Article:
He swallows inks and spits prints!
Tind (Manolis Angelakis) is a master printer, there is no denying that. His work is evidently a product of considerable skill and expertise. What makes him stand out from the crowd though, is his designer mentality.His passion for design makes him a delight to work with. It is indeed a rare and beautiful occasion when a graphic artist or illustrator can speak the same language, not only on a technical but – crucially – on a creative level, with the guy that prints his work. I’m certainly proud to collaborate with him in the production of the Double Dodo t-shirt series, so I decided to spread the good vibes with some Q&A!
Hello Manolis! How long have you been into silkscreen printing? I know that it’s kind of a family business, so am I right to assume that you have a lifetime’s worth of experience?
One can say all my life but there is a difference between the time I have been working on this field and actually loving what we print.
Silkscreen is a very old printing technique. Have there been any developments in recent years that make your work easier or faster?
Silkscreen is technologically driven. It was, still is and will be there to support industrial needs. It is only logical for the industry to support silkscreen back with new and improved tools. For example new inks open ways not only to the art field but also to the way we live.
I take it for granted that – as an artist – you enjoy the act of experimenting and trying new things. What would you consider your most successful or interesting experiment(s)? Also, is there a “fail” moment that you wouldn’t mind sharing?
Every print project has it’s moments of fail, it’s how you deal with them that counts. You can either stress and worry and make things worse or learn to accept and print your way through.
Silkscreen is a pretty accessible – in terms of materials and set-up cost – means of producing prints. In that sense one could say that it’s a more “democratic” – or even “guerilla” – method, than, say, offset printing. What’s your take on this?
Hypothetically speaking if an EMP somehow sent us back to the stone age we could still screen print. We could still make paper, a frame, a mesh, design, expose and print. We could still leave our foot print in time and space. You could just place your hand in a post apocalyptic world and blow some ink over it thus creating a print, a hand print.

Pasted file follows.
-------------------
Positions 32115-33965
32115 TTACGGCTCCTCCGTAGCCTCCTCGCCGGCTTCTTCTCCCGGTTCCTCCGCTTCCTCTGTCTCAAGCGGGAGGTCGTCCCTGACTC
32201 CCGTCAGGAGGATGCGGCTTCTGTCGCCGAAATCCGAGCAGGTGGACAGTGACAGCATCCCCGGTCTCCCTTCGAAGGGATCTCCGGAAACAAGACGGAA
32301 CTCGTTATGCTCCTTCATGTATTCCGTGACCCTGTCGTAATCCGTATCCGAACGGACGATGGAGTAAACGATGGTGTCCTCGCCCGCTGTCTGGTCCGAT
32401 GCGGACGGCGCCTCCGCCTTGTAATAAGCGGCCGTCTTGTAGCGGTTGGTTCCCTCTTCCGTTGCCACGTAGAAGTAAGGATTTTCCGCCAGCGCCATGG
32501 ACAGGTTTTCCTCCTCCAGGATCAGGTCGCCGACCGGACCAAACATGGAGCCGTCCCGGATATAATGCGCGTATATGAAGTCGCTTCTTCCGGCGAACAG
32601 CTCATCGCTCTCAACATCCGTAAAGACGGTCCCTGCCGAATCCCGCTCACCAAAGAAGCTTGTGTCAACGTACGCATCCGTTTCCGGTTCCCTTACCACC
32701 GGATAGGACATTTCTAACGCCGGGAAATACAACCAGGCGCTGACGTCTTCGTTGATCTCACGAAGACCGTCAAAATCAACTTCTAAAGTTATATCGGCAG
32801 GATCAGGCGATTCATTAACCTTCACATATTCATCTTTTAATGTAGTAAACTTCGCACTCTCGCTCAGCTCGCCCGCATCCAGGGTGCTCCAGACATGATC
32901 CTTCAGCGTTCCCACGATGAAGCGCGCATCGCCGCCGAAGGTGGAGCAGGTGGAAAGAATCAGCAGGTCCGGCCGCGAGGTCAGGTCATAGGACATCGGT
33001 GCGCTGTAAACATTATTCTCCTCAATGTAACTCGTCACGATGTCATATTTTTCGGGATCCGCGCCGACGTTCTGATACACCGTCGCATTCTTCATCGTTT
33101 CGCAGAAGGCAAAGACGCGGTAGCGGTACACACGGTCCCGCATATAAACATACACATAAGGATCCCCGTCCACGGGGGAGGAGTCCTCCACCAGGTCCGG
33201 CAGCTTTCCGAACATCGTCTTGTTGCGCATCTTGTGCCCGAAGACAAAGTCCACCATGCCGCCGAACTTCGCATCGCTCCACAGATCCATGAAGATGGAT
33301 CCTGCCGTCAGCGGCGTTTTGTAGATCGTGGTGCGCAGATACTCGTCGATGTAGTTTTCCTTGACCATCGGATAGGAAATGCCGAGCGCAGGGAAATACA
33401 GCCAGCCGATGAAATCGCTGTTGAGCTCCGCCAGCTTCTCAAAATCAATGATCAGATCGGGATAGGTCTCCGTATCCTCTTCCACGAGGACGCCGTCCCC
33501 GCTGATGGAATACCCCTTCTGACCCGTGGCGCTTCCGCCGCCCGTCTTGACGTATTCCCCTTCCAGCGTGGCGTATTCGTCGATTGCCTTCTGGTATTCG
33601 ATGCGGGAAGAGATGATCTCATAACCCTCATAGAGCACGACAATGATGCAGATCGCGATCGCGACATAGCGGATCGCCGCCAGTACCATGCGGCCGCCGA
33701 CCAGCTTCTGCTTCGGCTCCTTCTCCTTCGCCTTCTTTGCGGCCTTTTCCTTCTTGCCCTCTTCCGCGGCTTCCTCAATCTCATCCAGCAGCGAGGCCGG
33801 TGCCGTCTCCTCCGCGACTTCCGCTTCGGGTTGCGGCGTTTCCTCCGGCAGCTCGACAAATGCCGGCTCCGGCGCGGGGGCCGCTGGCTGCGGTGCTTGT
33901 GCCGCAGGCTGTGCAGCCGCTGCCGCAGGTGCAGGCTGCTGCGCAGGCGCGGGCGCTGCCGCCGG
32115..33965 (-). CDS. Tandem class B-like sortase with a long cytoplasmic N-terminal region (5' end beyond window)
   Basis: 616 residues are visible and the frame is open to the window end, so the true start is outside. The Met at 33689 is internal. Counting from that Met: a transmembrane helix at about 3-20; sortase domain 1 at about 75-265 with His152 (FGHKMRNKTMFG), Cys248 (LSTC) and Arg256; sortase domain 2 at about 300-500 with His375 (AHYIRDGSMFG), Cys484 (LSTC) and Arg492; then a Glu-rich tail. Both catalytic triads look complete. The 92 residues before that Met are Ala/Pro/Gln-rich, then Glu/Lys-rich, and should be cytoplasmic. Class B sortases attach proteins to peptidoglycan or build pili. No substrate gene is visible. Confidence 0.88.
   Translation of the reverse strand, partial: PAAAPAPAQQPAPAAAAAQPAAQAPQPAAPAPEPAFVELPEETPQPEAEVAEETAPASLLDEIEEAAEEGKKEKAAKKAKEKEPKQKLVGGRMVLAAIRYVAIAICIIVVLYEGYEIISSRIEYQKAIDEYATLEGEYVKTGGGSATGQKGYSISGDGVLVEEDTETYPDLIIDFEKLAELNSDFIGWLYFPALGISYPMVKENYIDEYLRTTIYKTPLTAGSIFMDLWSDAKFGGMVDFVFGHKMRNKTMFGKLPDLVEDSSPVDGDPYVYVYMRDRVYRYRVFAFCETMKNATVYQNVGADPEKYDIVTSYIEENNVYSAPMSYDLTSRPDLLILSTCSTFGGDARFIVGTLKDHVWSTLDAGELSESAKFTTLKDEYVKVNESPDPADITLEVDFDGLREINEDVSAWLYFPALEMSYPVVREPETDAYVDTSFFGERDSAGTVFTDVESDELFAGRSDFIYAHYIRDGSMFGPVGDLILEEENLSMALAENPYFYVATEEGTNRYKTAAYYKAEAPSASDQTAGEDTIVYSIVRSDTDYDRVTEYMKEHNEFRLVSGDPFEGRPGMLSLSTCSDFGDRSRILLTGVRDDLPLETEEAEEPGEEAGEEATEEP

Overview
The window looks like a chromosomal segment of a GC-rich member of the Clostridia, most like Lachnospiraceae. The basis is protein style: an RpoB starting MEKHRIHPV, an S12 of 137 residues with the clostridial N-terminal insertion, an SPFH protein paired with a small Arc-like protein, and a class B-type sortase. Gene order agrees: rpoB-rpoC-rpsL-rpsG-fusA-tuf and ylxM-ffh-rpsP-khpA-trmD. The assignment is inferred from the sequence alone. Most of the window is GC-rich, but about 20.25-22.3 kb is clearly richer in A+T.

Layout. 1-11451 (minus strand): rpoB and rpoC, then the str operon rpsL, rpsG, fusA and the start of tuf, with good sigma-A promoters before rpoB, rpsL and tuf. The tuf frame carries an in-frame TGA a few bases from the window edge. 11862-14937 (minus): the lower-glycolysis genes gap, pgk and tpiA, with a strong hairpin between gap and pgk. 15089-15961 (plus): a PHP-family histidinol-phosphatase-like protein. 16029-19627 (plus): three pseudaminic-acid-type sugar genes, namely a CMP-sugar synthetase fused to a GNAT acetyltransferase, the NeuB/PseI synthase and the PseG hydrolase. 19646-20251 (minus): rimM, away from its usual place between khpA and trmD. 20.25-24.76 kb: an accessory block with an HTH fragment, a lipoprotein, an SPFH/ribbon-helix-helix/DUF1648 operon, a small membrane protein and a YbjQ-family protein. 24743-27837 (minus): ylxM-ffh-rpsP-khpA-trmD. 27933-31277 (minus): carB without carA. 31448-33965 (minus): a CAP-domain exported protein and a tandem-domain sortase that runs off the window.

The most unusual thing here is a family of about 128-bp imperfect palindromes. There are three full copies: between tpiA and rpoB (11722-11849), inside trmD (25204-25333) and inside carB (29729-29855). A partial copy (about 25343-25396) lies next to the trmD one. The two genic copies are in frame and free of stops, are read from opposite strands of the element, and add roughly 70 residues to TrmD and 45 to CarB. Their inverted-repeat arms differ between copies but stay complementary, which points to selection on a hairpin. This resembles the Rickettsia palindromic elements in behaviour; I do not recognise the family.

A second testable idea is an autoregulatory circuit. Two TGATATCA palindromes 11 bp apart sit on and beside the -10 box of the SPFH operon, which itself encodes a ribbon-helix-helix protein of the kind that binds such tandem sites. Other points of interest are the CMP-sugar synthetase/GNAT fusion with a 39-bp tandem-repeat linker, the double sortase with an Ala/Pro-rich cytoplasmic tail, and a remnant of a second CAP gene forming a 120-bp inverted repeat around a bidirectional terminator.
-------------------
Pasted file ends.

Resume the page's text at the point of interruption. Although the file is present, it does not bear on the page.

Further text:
On the same note, what was the feedback from your various workshops? Did you get the impression that some of the participants will explore silkscreen printing further on their own?
This is something only future will tell: If modern silkscreen becomes a movement that will give birth to a scene that stands alone next to every other era of silkscreen, or just a trend that underwent the transition from underground to mainstream too soon just like a firecracker does in the night sky. Impressive just a while but soon to be forgotten.
What’s your assessment of the state of design in Greece?
I am not even remotely qualified to answer that.
Please describe the most difficult project that you ever took on! Was there any occasion that you just had to reject a project due to technical limitations?
There are no materials we can’t print. No colors we can’t match. No dimensions, large or small we can’t handle.
Do you have any fellow printers/designers that you admire on an international level?
Do you have any (near) future projects that you want to share?
A project we are excited is a hand crafted from paper to illustration to lettering to print limited 16 page retake on the Aesop fables with Marietta Kallona, Costas Theocharis, Vasilis Georgiou and Chris Angelakis.
And finally: What’s your biggest ambition, the dream that drives you on as an artist?
Dreams are for dreamers. Prints are for printers.
On behalf of tind we thank you too!
Drop by Tind’s behance profile for more silkscreen goodness